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Is Our Criminal Justice System Too Aggressive?

2014 April 24
by Eric Horowitz

I have a new piece in Pacific Standard about research suggesting that fear of the criminal justice system can lead people to opt out of institutions that collect personal information. This could mean forgoing medical care at a hospital or deciding not to open a bank account.

While the study has all the standard caveats that come will correlational research, the results paint a bleak picture:

Even after controlling for demographics, income, health, and behaviors like drug use or carrying a weapon, respondents who had any type of contact with the criminal justice system were 31 percent more likely than those who had no contact to not obtain medical care when they needed it. Even people who were merely stopped by police were 33 percent more likely to not seek medical care.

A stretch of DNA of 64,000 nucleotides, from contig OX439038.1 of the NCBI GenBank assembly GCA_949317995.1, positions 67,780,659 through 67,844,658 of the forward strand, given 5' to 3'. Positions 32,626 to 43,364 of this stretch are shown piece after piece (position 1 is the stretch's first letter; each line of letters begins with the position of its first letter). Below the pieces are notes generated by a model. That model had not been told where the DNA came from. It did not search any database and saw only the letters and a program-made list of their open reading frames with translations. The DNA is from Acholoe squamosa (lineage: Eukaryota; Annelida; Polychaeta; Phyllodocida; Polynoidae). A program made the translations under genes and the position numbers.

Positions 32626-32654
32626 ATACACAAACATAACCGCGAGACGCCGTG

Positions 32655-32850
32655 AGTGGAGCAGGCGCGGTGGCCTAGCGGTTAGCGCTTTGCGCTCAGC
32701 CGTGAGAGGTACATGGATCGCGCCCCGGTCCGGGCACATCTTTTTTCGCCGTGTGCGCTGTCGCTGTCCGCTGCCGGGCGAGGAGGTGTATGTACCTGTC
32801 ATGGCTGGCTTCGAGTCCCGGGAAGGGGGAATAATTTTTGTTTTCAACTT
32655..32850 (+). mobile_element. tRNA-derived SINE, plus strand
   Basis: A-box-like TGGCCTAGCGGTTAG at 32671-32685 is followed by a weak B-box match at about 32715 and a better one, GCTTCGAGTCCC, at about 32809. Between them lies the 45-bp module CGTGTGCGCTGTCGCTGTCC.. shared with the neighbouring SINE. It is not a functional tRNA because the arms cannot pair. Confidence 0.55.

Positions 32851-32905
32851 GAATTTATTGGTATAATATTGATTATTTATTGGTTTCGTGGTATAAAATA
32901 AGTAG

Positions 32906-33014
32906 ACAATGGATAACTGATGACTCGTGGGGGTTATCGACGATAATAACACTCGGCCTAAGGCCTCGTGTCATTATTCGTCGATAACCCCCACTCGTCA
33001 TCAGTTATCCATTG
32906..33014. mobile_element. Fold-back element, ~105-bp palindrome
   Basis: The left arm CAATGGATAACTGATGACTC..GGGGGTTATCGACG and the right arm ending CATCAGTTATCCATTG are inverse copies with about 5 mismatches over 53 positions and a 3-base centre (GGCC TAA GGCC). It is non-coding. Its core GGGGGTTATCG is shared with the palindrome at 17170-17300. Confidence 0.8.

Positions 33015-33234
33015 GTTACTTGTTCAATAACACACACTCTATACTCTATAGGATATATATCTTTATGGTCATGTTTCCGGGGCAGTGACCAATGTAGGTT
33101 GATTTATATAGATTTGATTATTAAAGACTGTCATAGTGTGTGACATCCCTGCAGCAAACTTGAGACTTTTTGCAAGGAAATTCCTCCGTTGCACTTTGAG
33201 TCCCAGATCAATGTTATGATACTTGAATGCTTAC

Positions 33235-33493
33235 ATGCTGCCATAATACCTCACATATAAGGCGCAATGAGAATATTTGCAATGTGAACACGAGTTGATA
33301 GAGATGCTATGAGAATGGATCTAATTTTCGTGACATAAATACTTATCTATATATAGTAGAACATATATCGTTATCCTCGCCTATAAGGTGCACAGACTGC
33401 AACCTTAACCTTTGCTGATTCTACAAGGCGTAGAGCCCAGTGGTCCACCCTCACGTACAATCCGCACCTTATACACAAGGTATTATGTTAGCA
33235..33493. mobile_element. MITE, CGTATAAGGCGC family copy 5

The findings tell a convincing story about how fear of the criminal justice system can lead to negative health, financial, and educational outcomes. And because contact with the system is more frequent in low-income and minority communities, these negative outcomes ought to hit them disproportionately hard. A perfect storm of data collection and aggressive criminal justice policies can help to create a society that’s toxic for social mobility.

Go read the whole thing!

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